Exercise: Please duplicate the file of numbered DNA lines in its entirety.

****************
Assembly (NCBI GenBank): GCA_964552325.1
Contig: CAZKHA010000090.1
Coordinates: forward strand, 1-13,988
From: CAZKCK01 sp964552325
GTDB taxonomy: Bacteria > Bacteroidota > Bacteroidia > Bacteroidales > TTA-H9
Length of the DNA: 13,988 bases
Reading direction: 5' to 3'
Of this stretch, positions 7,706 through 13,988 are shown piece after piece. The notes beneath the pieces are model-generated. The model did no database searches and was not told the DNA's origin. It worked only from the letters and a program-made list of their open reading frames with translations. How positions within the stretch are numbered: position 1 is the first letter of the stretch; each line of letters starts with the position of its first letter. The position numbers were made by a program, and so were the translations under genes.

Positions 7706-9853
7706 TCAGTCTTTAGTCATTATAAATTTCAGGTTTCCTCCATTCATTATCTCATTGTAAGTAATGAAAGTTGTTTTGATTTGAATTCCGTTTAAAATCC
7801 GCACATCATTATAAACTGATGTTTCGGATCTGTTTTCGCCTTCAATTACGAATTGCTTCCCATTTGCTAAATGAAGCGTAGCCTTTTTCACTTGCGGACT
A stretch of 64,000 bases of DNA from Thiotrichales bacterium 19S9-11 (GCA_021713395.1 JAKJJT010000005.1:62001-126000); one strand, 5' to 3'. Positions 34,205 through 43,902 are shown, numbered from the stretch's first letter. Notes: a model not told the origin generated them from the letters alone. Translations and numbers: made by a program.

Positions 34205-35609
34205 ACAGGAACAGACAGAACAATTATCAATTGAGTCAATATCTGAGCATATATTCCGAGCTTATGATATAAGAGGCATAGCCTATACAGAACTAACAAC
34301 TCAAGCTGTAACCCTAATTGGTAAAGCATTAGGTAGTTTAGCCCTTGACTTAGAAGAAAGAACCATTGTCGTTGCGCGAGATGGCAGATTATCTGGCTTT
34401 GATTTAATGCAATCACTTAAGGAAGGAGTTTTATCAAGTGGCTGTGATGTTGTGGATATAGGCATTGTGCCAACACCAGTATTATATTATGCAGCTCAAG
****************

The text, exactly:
Assembly (NCBI GenBank): GCA_964552325.1
Contig: CAZKHA010000090.1
Coordinates: forward strand, 1-13,988
From: CAZKCK01 sp964552325
GTDB taxonomy: Bacteria > Bacteroidota > Bacteroidia > Bacteroidales > TTA-H9
Length of the DNA: 13,988 bases
Reading direction: 5' to 3'
Of this stretch, positions 7,706 through 13,988 are shown piece after piece. The notes beneath the pieces are model-generated. The model did no database searches and was not told the DNA's origin. It worked only from the letters and a program-made list of their open reading frames with translations. How positions within the stretch are numbered: position 1 is the first letter of the stretch; each line of letters starts with the position of its first letter. The position numbers were made by a program, and so were the translations under genes.

Positions 7706-9853
7706 TCAGTCTTTAGTCATTATAAATTTCAGGTTTCCTCCATTCATTATCTCATTGTAAGTAATGAAAGTTGTTTTGATTTGAATTCCGTTTAAAATCC
7801 GCACATCATTATAAACTGATGTTTCGGATCTGTTTTCGCCTTCAATTACGAATTGCTTCCCATTTGCTAAATGAAGCGTAGCCTTTTTCACTTGCGGACT
A stretch of 64,000 bases of DNA from Thiotrichales bacterium 19S9-11 (GCA_021713395.1 JAKJJT010000005.1:62001-126000); one strand, 5' to 3'. Positions 34,205 through 43,902 are shown, numbered from the stretch's first letter. Notes: a model not told the origin generated them from the letters alone. Translations and numbers: made by a program.

Positions 34205-35609
34205 ACAGGAACAGACAGAACAATTATCAATTGAGTCAATATCTGAGCATATATTCCGAGCTTATGATATAAGAGGCATAGCCTATACAGAACTAACAAC
34301 TCAAGCTGTAACCCTAATTGGTAAAGCATTAGGTAGTTTAGCCCTTGACTTAGAAGAAAGAACCATTGTCGTTGCGCGAGATGGCAGATTATCTGGCTTT
34401 GATTTAATGCAATCACTTAAGGAAGGAGTTTTATCAAGTGGCTGTGATGTTGTGGATATAGGCATTGTGCCAACACCAGTATTATATTATGCAGCTCAAG